When Charlotte Barkley learned her stepson’s home would be closing its doors, she was deeply concerned.
“The biggest thing was he was safe and secure,” says Barkley.
Her stepson, Doug, is 49 years old. He has autism and is unable to speak. His home for more than thirty years was the Southwestern Virginia Training Center.
And like many others, Barkley had worries about how Doug would transition to a new home.
“We fought every way we could to fight to keep the training center open,” says Barkley.
But now Doug is living in a community home operated by Good Neighbor. In a public-private partnership with the state, Good Neighbor opened the home earlier this year to fill the void left by the training center’s closure.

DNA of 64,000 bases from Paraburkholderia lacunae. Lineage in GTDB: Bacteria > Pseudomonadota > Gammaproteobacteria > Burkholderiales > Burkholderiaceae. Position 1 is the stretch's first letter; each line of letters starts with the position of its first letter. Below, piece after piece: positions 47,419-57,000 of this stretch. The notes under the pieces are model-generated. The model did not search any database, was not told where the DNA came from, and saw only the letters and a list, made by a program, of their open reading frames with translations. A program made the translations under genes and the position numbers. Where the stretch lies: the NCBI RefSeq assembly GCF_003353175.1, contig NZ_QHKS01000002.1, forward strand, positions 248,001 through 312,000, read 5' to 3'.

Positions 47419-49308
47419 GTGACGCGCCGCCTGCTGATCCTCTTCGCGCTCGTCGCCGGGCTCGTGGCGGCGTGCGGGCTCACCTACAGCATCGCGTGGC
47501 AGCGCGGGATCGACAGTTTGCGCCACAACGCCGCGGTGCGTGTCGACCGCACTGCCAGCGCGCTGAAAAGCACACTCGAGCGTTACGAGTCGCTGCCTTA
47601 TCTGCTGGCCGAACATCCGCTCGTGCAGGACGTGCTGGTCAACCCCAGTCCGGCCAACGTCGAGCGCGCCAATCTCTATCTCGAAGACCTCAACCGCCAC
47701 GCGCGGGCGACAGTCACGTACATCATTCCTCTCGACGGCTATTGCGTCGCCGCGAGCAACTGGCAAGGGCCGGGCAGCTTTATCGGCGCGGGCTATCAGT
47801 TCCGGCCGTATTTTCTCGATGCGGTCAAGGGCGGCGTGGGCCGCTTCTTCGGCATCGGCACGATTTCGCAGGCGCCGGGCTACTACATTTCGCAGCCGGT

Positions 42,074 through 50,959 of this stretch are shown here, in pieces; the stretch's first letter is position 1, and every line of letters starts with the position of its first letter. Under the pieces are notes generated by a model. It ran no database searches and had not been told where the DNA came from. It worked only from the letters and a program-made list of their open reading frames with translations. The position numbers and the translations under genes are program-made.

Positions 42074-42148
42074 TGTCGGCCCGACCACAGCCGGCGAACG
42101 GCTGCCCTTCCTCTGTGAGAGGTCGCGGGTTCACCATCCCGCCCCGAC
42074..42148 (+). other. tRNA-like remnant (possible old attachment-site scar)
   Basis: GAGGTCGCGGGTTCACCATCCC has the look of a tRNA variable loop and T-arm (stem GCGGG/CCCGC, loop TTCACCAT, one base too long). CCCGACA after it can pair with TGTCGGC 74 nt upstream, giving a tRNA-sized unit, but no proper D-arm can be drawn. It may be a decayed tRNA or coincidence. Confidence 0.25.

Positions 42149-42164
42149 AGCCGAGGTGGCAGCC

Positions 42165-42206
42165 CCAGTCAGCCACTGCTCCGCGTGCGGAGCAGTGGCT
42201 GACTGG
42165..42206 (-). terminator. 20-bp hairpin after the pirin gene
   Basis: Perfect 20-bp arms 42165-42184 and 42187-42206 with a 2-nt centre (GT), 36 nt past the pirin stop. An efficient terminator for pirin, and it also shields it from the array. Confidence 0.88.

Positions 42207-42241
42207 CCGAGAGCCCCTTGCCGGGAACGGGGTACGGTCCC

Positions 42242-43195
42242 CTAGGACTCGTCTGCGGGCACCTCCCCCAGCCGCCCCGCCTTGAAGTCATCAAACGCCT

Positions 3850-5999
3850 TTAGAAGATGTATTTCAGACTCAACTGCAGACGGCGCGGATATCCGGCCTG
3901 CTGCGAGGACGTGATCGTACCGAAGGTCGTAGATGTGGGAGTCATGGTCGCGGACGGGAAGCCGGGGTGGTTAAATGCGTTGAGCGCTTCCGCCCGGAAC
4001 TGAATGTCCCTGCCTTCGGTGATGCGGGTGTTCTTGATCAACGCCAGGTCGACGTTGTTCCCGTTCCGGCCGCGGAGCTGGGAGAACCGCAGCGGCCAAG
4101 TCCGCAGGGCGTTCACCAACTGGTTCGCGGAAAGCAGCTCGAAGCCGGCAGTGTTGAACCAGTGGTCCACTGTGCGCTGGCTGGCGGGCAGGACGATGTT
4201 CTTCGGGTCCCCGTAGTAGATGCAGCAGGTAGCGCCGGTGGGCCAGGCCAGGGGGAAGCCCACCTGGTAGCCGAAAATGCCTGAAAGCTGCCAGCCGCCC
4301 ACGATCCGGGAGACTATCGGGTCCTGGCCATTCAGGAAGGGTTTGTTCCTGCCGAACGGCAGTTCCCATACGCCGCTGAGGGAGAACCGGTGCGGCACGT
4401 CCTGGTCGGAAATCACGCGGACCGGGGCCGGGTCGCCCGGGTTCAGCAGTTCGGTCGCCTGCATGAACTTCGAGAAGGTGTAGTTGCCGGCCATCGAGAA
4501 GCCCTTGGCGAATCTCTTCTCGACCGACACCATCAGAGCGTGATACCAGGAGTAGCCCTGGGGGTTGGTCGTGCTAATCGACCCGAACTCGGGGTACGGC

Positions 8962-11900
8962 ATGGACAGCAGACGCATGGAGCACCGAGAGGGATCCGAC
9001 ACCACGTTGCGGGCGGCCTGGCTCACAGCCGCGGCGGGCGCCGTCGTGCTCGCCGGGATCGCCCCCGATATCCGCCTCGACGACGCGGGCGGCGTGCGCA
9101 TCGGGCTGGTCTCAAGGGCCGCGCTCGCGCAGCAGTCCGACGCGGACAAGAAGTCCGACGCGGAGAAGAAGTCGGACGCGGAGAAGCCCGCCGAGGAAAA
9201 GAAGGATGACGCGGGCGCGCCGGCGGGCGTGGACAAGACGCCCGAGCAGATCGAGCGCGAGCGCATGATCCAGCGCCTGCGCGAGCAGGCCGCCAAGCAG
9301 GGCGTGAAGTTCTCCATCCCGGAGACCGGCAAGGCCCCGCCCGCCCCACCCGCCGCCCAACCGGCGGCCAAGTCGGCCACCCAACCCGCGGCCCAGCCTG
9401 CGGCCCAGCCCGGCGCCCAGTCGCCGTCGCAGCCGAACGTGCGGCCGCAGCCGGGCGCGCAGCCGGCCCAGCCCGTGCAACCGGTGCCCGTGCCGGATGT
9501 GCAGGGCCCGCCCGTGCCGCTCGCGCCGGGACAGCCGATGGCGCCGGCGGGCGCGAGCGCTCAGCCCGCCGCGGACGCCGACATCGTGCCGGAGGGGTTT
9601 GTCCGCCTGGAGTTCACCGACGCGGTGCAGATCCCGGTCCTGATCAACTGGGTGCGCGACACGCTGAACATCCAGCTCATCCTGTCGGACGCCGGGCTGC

In addition to the home in Hillsville where Doug resides, Good Neighbor operates six other homes in the Southwestern Virginia area, each with a capacity of five residents.
“Individuals are in smaller settings. Anywhere from 4 to 6 bedrooms. They typically have the freedom to do a lot more in the community,” says Luke Lemon, development manager with Good Neighbor Homes.
Each home is staffed according to resident needs. Despite her initial worries, Barkley feels Doug has settled in to his new residence well.
“Autistics generally don’t sleep very many hours at a time. He’s sleeping all night. That’s a big, big change for him and I’m really pleased to see it,” says Barkley.
And while Doug can now rest easy, so too can his parents-knowing he’s right at home.
Good Neighbor Homes is in the process of licensing an eighth home in Southwestern Virginia. That home is located in Galax.